Before long, it will be illegal for blacks to lose elections. This is the logicaloutcome of the Supreme Court's misinterpretation of the Voting Rights Act to require racially proportionate electoral results.
Passed in 1965, the Voting Rights Act was intended to eliminate literacy tests, which were seen as barriers to black voting. However, the courts have permitted civil-rights activists to turn the law into an instrument that requires that blacks win their share of elections.
Consequently, Americans are finding that their right to elect their own leaders or to abide by majority rule may be challenged unless it produces racially proportionate results. Whenever majority rule fails to result in minority electoral successes, courts are stepping in and imposing remedies in the form of racially gerrymandered districts, cumulative voting schemes designed to guarantee the election of blacks and other circumventions of majority rule.
In two voting-rights decisions handed down June 30, the Supreme Court stuck to its proportional-results baseline. Justice Clarence Thomas, in an opinion joined by Justice Antonin Scalia, set out in clear language what the proportionality standard means for our future.
"In construing the act to cover claims of vote dilution, we have converted the act into a device for regulating, rationing and apportioning political power among racial and ethnic groups." This, Justice Thomas said, requires the Supreme Court to become "a centralized politburo appointed for life to dictate to the provinces the 'correct' theories of democratic representation, the 'best' electoral systems for securing truly 'representative' government, the 'fairest' proportions of minority political influence."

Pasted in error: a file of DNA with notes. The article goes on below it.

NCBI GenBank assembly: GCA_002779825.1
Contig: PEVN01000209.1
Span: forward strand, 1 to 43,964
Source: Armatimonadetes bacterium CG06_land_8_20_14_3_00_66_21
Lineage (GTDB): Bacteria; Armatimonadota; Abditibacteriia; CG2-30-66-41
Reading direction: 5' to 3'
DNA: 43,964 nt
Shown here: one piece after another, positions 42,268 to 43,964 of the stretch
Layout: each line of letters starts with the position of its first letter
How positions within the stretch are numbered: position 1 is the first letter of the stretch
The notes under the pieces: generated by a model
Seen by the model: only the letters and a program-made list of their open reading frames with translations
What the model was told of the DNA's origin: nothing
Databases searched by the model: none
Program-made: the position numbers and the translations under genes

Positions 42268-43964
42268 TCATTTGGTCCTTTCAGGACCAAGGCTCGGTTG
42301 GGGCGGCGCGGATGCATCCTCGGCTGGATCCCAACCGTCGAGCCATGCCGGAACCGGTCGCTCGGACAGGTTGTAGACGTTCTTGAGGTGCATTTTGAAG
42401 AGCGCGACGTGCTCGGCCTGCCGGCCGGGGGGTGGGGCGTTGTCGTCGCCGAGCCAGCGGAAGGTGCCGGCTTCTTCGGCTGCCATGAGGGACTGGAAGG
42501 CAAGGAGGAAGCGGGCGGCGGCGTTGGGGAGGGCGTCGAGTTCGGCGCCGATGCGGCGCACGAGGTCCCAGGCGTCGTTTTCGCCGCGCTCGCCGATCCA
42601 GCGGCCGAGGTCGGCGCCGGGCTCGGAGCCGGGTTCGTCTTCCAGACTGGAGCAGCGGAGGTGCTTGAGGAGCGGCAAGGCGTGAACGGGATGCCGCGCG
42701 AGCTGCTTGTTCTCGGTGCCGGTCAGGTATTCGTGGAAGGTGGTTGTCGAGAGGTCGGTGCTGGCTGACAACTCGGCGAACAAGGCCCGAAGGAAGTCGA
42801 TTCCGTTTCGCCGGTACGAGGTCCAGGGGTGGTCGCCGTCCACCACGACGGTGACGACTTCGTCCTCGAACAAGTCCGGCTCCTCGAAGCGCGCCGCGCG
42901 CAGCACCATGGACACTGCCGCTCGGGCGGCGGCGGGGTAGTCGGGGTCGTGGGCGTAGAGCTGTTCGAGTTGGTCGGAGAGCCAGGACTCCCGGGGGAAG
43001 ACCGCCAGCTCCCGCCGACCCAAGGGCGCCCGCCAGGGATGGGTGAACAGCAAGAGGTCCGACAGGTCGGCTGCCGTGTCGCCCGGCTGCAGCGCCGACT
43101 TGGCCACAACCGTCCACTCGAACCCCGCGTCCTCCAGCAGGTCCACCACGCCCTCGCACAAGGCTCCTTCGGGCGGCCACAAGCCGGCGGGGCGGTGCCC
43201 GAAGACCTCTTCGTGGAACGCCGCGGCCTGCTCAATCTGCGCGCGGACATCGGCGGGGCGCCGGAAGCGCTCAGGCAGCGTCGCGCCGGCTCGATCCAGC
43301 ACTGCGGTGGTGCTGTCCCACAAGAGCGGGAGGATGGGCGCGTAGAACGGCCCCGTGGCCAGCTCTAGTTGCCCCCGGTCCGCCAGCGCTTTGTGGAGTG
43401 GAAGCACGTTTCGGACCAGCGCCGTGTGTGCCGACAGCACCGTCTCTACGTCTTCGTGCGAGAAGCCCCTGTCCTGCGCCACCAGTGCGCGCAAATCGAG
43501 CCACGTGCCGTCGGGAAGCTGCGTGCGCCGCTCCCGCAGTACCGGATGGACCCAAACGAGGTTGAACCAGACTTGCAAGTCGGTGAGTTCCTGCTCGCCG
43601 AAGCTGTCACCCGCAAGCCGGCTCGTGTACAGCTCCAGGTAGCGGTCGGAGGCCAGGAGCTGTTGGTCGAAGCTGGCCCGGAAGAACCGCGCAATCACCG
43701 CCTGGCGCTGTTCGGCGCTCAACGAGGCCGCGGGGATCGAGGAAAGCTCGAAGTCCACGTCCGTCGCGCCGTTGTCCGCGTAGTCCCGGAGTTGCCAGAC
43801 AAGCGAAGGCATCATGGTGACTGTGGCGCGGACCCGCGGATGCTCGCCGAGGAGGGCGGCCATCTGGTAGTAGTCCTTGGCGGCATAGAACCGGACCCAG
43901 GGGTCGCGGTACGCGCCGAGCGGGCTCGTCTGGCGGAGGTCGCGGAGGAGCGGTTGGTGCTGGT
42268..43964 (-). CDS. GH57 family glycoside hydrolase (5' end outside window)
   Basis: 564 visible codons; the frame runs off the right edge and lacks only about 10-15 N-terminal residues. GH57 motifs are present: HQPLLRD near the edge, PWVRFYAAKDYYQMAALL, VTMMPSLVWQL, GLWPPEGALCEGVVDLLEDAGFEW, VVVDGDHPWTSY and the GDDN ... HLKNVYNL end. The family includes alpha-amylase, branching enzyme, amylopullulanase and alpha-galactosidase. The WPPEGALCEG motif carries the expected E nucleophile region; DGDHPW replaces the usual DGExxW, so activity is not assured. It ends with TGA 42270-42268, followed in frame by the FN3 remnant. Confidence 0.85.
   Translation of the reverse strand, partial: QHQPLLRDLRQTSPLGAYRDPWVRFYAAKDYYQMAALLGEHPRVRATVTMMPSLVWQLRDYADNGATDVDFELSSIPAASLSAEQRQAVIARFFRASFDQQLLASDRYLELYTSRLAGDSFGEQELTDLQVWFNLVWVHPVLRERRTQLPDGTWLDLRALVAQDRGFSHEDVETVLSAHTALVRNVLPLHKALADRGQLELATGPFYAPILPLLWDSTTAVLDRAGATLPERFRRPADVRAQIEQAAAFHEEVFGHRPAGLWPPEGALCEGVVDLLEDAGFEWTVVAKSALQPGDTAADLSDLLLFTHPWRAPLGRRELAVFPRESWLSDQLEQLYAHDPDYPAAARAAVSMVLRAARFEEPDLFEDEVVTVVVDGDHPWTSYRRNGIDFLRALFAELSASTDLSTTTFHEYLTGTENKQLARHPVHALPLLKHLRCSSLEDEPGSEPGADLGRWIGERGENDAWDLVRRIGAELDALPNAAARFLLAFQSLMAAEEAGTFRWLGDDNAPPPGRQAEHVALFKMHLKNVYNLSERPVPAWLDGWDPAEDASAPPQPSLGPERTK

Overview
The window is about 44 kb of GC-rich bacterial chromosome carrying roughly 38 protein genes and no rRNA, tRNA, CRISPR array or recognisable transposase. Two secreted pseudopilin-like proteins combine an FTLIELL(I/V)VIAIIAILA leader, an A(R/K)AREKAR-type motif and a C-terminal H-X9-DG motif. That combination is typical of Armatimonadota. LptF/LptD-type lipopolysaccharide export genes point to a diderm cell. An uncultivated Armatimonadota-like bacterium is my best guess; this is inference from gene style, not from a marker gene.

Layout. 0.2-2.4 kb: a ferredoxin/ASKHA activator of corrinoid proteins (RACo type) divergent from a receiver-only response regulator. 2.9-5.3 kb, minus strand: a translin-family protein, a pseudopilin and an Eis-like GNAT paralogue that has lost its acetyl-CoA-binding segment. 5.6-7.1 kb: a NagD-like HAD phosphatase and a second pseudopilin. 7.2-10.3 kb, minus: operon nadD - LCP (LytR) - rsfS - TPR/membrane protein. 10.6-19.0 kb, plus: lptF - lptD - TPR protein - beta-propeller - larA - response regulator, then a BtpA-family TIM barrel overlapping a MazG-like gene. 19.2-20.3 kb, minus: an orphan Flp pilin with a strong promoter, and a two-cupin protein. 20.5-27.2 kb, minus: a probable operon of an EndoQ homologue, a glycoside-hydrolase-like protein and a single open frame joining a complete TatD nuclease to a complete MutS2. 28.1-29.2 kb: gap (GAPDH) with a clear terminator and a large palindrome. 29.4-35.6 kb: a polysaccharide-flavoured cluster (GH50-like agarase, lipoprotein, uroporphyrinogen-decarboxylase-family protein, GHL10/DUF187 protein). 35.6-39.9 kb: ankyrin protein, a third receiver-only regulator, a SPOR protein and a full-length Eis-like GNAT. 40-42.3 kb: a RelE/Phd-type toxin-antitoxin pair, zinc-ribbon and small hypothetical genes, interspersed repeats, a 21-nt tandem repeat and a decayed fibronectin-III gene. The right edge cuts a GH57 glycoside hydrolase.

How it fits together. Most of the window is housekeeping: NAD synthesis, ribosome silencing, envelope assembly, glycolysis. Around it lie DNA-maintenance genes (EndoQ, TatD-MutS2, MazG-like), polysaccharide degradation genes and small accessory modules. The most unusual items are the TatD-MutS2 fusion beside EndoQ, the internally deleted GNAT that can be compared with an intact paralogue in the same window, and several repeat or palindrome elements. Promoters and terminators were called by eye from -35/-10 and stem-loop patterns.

Justices Thomas and Scalia don't think the court has claims to any such role in the political life of our country. Others, however, do, and as the court's dictatorial power grows, quotas in elections are as certain as they are in hiring, promotions and university admissions.
Indeed, as the result of court cases, many electoral jurisdictions already have quotas. For example, in Jackson, Tenn., and Crenshaw County, Ala., the chairmanships of the city and county commissions, respectively, are required to rotate racially regardless of election outcomes in order to guarantee that preferred minorities will share the top job equally with other commissioners.
Unless Justice Thomas succeeds in persuading a majority of his colleagues to stick to the statutory language of the Voting Rights Act and cease construing the act to require proportional results, it is only a matter of time before the court must rule that the Speaker of the House, the Senate majority leader, and the chief justice must be racially rotating positions in order to avoid diluting black votes.
As the logic unfolds, acts of Congress will have to be racially proportional with quotas guaranteeing blacks their fair share of legislation.
Thomas said that the court's pernicious misinterpretation of the Voting Rights Act is "an enterprise of segregating the races into political homelands that amounts, in truth, to nothing short of a system of political apartheid."
Thomas admonished his colleagues that "our current practice should not continue. Not for another term, not until the next case, not for another day. The disastrous implications of the policies we have adopted under the act are too grave; the dissembling in our approach to the act too damaging to the credibility of the federal judiciary."
The court's sole black justice says that by misconstruing the act to require racially proportional results, the court is fostering racial balkanization and exacerbating racial tensions.
The approach taken to civil rights in the postwar period is problematic, because it assumes that ideas and interests are race- based. Since whites are believed incapable of representing any interest other than that of their own race, blacks must be allotted a proportional share of electoral outcomes or go underrepresented. Few have realized that this assumption that ideas and values are race-specific means that there is no common ground for resolving differences through the democratic process.
This logical impasse is why the court is taking on the politburo role that Justice Thomas decries.